AMSSM IN THE NEWS
Harmon represents AMSSM at NATA Sudden Death Task Force
By: Carly Day, M.D.
Past AMSSM President Kim Harmon, M.D., represented AMSSM at the Inter-Association Task Force: Preventing Sudden Death in Sport by Addressing Strength and Conditioning Sessions from Jan. 19-20 in Colorado Springs, CO. The task force was sponsored by NATA. Other AMSSM members attending and/or representing other organizations included Jonathan Drezner, M.D.; Sourav Poddar, M.D. and Jolie Holschen, M.D. The collaborative meeting included participants from NATA, NCAA, ACSM, ACEP, NASC, USOC, AOSSM, AOASM, among others. Three key areas were discussed in detail - cardiac, exertional heat injury, and exertional sickling. A position statement will be developed as an outcome from the meeting.
Dr. Harmon is board certified in family medicine with a CAQ in sports medicine and currently works at The University of Washington. She is the director of the Primary Care Sports Medicine Fellowship and covers football as well as the women's basketball team. She agreed to share some thoughts about serving on the task force.
Q: For those of us who have never been on a task force, can you tell us what the meeting was like? How do they get the opinions of so many people and summarize them into a formal position?
A: There are a number of different ways that this has been done at task forces I have been a part of. At this one there were a number of speakers on different topics and from different fields with time for discussion at the end of each talk. Toward the end of the conference there was a block of time to discuss important take home points and the messages and concepts that the group thought were important to get out. There was good back and forth discussion of people with different viewpoints but in most cases common ground was found.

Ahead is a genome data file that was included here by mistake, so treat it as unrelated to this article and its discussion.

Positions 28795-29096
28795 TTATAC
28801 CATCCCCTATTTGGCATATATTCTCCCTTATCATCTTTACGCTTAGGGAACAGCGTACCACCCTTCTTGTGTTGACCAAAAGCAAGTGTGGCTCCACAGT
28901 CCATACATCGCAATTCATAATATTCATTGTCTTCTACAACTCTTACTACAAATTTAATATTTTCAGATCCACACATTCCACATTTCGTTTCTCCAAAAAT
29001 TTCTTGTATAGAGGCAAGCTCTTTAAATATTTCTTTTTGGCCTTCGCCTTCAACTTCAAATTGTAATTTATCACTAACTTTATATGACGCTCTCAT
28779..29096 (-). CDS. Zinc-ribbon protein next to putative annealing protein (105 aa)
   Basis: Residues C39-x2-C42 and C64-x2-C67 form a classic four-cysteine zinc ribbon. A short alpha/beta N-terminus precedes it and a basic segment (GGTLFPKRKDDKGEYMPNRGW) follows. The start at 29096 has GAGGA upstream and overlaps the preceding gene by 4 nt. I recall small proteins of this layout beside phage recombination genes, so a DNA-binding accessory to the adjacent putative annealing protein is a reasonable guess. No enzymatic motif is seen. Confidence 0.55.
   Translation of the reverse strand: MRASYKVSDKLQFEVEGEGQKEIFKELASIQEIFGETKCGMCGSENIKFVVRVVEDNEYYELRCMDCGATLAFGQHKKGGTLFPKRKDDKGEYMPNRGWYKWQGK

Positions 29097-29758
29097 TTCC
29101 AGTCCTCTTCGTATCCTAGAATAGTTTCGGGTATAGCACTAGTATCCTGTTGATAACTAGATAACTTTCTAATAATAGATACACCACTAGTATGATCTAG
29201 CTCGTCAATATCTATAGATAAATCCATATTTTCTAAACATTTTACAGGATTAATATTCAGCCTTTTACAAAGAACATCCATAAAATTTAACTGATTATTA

Q: What was something you learned at the meeting that you didn't know before you went?
A: I didn't know a lot about the different strength and conditioning accreditation organizations and how the certification worked.
Q: What topic seemed to cause the most debate at this meeting?
A: The most difficult question was how to best educate coaches and staff. Sudden death often occurs at practices or conditioning sessions where there are no medical providers.
Q: What is one aspect of preventing sudden death in athletes that you think every sports medicine physician should know?
A: Every school should have an emergency action plan that they practice annually with medical providers, strength and conditioning staff and coaches.
Following the meeting, Dr. Drezner also shared: “Some very interesting and troubling stories were shared about the circumstances surrounding athlete deaths during strength and conditioning, the delay in recognizing athletes in distress, and the lack of appropriate emergency planning. I think the position statement generated from this meeting will highlight several areas with the potential to prevent these largely "preventable" deaths. More to come as this moves forward.”